Greetings Fellow Adventurers!
Welcome to the 2019 Cambodia Summer Yak Board!
In just under two months from now, you will arrive in Siem Reap and begin a sojourn that will change your life in unforeseen ways. This journey will present challenges and rewards far beyond your imagination. It is an exciting prospect and one that I’m sure you are all a bit nervous about. It takes a tremendous amount of courage to leave behind what is familiar and to venture out into the unknown. For that, you already have the respect of your instructors and the communities you will be living amongst and working with.
In this note, I want to introduce you to your Yak Board and to share a bit about your course and myself. As we get closer to the start of your program, I want to invite you all to introduce yourselves on the Yak Board and to use it as a place to post any questions you have. You will soon discover that this page is a great way to share, connect and build enthusiasm for the adventure that lies ahead. It will also be used throughout your course to share your experience with loved ones back home. Your instructors will introduce themselves too, and important notices will be posted over the next weeks, so please begin the habit of checking your board regularly (I highly encourage you to subscribe to receive updates).
A little about me: With half of my family based in Bangkok and the other half in Sydney, I feel like I’ve always had my feet in two places. Working in Southeast Asia over the past ten years in the education, conservation, agriculture and tourism sectors, I’ve witnessed rapid changes in the region. Our students on this program will see for themselves, life in Asia is not what it once was. Over the years I have learned to be an observer, supporter and friend as people and communities fight to adapt to challenging political, social and environmental situations. However, among the many lessons that I have learned in my professional and personal life living and working in Southeast Asia, perhaps the most potent has been that of learning to live in the present. Cambodia can demand your full attention in any given moment and challenge the ways in which you view yourself and the world. I simply encourage you to be aware of this and to lean into these moments whenever you can.
On course, you will all have experiences of this intense presence, some that you might like to be forewarned of. Past students have expressed an appreciation for, shall we say, a heads up! So, with that said, be prepared for the potentiality of the following: dramatic changes in schedule, a lack of personal space, phases of too little or too much free time, being hungry, being intensely full, being more tired than you’ve ever been in your life, having to wait for transportation, being asked to do things you’re not totally psyched about, not having clean laundry, having to use a squat toilet, having to speak a different language, being laughed at, having sloppy diarrhoea, once again… Having to use a squat toilet! Having to take a cold, bucket shower five times a day or having no shower, hiking until your thighs burn and your lungs are ready to burst, eating unappetising food, having to drop your expectations… And more than anything and perhaps implicit in all stated above, having to be uncomfortable and hopefully learning to extract a valuable lesson in being so!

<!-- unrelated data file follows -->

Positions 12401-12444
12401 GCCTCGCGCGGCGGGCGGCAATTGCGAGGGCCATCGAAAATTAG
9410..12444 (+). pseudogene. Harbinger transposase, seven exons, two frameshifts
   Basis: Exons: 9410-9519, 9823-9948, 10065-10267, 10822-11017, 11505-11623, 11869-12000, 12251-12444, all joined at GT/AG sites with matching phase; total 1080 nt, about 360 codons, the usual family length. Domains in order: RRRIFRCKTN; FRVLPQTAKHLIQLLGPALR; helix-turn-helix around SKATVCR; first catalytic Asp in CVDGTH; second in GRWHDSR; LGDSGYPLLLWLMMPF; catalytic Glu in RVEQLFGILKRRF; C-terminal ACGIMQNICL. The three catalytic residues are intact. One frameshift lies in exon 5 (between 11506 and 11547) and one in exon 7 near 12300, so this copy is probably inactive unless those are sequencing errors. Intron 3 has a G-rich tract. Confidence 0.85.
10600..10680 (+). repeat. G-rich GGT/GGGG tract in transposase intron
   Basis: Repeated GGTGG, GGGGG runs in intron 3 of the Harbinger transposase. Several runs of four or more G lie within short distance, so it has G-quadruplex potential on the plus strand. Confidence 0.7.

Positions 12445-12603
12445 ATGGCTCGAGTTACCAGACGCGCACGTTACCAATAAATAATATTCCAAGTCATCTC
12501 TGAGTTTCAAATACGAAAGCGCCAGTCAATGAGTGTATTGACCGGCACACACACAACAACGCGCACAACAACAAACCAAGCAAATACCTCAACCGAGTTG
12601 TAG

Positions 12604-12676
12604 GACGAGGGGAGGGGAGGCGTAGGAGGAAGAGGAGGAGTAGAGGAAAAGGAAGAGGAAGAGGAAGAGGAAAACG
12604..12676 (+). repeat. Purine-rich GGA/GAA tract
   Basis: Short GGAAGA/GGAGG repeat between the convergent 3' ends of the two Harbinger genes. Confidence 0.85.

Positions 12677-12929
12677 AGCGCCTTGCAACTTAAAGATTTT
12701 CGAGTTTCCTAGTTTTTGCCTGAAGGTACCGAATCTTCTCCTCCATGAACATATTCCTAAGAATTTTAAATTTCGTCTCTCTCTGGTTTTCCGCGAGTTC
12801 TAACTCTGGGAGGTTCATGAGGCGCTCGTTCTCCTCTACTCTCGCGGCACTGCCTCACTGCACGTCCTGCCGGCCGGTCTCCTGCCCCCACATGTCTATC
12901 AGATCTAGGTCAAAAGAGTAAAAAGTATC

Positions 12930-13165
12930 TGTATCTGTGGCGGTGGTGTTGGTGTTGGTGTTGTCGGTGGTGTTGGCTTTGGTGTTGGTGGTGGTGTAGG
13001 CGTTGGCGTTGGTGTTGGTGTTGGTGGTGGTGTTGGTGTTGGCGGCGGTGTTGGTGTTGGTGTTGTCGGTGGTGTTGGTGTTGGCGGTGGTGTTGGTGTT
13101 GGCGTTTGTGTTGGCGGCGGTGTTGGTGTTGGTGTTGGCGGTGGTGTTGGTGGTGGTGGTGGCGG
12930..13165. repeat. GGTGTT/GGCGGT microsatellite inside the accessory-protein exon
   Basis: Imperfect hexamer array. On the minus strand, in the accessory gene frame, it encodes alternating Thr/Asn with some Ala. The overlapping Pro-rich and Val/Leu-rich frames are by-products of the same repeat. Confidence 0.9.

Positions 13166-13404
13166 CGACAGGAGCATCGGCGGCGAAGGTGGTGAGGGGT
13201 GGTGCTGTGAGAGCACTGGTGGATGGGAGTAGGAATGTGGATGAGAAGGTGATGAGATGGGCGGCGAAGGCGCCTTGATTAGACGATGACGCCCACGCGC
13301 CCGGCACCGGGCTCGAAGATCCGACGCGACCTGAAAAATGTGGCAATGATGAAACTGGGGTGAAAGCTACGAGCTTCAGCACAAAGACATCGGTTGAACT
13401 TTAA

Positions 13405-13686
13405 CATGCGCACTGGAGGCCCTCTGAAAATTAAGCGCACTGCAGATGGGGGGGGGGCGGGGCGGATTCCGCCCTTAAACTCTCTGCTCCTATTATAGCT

However, you can also be prepared for the inevitability of the following: feeling your heart spontaneously open to virtual strangers, seeing more smiles in a day than you can count, experiencing acts of kindness and generosity from people who have seemingly nothing, being moved to tears and laughter unexpectedly, hearing words of insight and wisdom from respected members of the community, being accepted into a family as if you were their biological child, playing silly games with the most enthusiastic and curious kids you’ve ever met, holding farm animals, stuttering through a new language, being spellbound by chanting monks, learning new skills from your ISP mentor, feasting your eyes on beautiful mountain peaks, filling your belly with copious amounts of delicious homemade food, and meeting activists who risk their lives to fight for their human rights.
What lies ahead is hard to find words for. What is even more difficult is to be prepared for the journey. I imagine this note will find all of you at some stage of preparation. All I can say by way of advice goes beyond anything you can fit in your backpack. It’s important to start this sojourn with your loose ends tied up at home so that you can slip into the presence that awaits you. What I ask for you to all bring is an open heart and mind. Be ready to give up some control and let yourself flow. My role and that of your leaders is to provide a safe raft and a paddle to get you through the rapids.
Your instructors will be checking this Yak Board regularly, so again, this is the appropriate place to ask all of your pre-course questions. We look forward to hearing from all of you by way of an introduction.
I hope that this note finds you all healthy, happy and enjoying your time with your families and friends.
Southeast Asia Program Director.